NDC: Consultation and Engagement Process Overview and Summary of What We Have Learned


June 2022

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Table of Contents

Purpose

This document has been prepared by the Department of Justice Canada to summarize consultation and engagement with Indigenous partners regarding possible amendments to add a non-derogation clause (NDC) in relation to upholding section 35 rights to the federal Interpretation Act and to repeal most NDCs found in existing federal laws. Justice is pleased to share information on the progress made on this initiative by highlighting what we have learned to date from consultations and engagement with Indigenous partners.

Background

Indigenous partners have been asking that the federal Interpretation Act be amended to include a NDC for many years. In 2007, the Standing Senate Committee on Legal and Constitutional Affairs undertook an examination of the implications of including NDCs referring to section 35 of the Constitution Act, 1982 in federal legislation. The Committee heard from representatives of Indigenous communities and organizations,1 as well as Aboriginal law academics and representatives from the Government of Canada.

Based on these hearings, the Senate Committee submitted its report entitled “Taking Section 35 Rights Seriously: Non-derogation Clauses relating to Aboriginal rights”. The Senate Committee recommended, among other actions, that the Government of Canada introduce legislation to add a NDC to the federal Interpretation Act and to repeal current NDCs found in other federal statutes. The specific NDC wording the Senate Committee proposed was intended to convey an intention from the Parliament of Canada that public officials should actively take measures to uphold and implement Aboriginal and treaty rights, while also avoiding infringing on, or interfering with, those rights unless intentional and justifiable under the Sparrow test.

In 2009, a series of initial meetings and discussions were held between Justice officials and representatives of the Assembly of First Nations (AFN), Inuit Tapiriit Kanatami, the Métis National Council, the Congress of Aboriginal Peoples and the Native Women’s Association of Canada on the Senate Committee recommendations.

Since 2009, Indigenous partners, especially Inuit partners, Modern Treaty organizations and governments, and the Land Claims Agreements Coalition (LCAC), have been actively asking in many fora for the Government of Canada to bring forward amendments to the federal Interpretation Act. Indigenous peoples and organizations and Indigenous members of Parliament have also repeatedly raised the issue of the NDCs during legislative processes.

In 2019, Canada enacted statutes that are generally reflective of the language recommended by the Senate Committee (e.g. An Act respecting Indigenous languages; An Act respecting First Nations, Inuit and Métis children, youth and families; An Act to amend the Fisheries Act and other Acts in consequence).

2020/2021 Consultation and engagement process on NDC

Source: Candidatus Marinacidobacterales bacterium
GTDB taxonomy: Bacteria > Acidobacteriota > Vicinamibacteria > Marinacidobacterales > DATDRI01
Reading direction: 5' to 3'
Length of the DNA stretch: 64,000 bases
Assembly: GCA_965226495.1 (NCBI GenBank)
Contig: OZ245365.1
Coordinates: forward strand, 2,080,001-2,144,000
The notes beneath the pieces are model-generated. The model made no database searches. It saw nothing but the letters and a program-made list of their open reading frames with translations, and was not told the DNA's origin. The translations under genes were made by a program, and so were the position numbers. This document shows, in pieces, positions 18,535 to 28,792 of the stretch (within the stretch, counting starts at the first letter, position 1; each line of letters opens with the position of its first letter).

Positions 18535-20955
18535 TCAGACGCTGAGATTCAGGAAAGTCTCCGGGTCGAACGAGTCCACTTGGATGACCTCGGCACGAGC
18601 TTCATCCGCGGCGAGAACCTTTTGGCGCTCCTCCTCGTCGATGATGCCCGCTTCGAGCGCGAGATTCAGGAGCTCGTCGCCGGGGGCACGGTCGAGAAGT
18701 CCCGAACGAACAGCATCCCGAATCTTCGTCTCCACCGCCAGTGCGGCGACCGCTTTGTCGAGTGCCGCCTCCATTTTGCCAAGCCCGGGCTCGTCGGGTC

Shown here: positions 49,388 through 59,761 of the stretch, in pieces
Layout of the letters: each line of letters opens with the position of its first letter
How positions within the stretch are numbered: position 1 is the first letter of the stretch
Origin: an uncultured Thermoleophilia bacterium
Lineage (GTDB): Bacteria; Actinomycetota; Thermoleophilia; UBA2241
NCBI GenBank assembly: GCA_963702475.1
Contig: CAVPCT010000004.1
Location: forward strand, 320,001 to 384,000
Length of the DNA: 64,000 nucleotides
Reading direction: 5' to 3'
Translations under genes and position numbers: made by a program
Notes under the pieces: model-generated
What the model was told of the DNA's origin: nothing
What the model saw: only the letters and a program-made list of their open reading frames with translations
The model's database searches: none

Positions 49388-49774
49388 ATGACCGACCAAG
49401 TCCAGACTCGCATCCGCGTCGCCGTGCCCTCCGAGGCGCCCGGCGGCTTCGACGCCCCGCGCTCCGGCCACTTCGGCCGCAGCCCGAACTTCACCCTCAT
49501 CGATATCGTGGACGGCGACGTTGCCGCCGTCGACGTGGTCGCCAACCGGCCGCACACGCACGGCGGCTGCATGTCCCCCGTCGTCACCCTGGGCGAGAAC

In 2020, the Minister of Justice and Attorney General of Canada directed Justice officials to initiate “pre-engagement” discussions with some members of the Inuit-Crown Partnership Committee and some Modern Treaty organizations and governments, as well as representatives from the Land Claims Agreements Coalition (LCAC). These partners were contacted for purposes of a “pre-engagement” phase based on their key participation in the 2007 Senate Committee hearings and because LCAC and Inuit partners had been active advocates for the implementation of the Senate Committee recommendations. During this “pre-engagement” phase, input was sought on the approach to engagement, with whom to engage, engagement documents and the communications approach.

On December 16, 2020, the Minister of Justice and Attorney General of Canada launched a targeted consultation and engagement process on the NDC legislative initiative. The primary objectives of this process were the following:

  1. Informing Indigenous partners of consideration being given to adopting a NDC in the federal Interpretation Act and repealing existing NDCs in federal statutes;
  2. Providing opportunities for input into the proposal, including on possible wording of the NDC;
  3. Determining if the preliminary support expressed in 2009 by NIOs engaged had changed; and
  4. Satisfying any statutorily mandated requirements to consult that may arise in seeking to repeal existing NDCs.

A letter was sent to 58 Indigenous rights-holders and representative organizations,  inviting them to provide written submissions on the NDC legislative initiative and offering them engagement sessions with Justice officials (see list at Annex A). This list encompassed many Modern Treaty organizations and governments, including Yukon First Nations Final Agreements signatories and the Nisga’a Lisims Government.

Over the course of February and March 2021, Justice officials held about a dozen virtual meetings and received over 30 written submissions from Indigenous partners representing many Indigenous peoples and organizations.

What we learned in 2021

This targeted consultation and engagement process revealed that there was considerable support for the proposal to amend the federal Interpretation Act to add a NDC in relation to upholding section 35 rights. However, opinions varied on the exact wording of the NDC. There were also differing views on whether to repeal all, or most, of the existing NDCs in federal legislation. While many Indigenous partners favoured partial repeal of existing federal NDCs, there were still several partners who preferred to fully repeal these NDCs outright. Several others preferred that the NDCs be fully repealed unless certain Indigenous partners prefer to retain NDCs in legislation affecting them.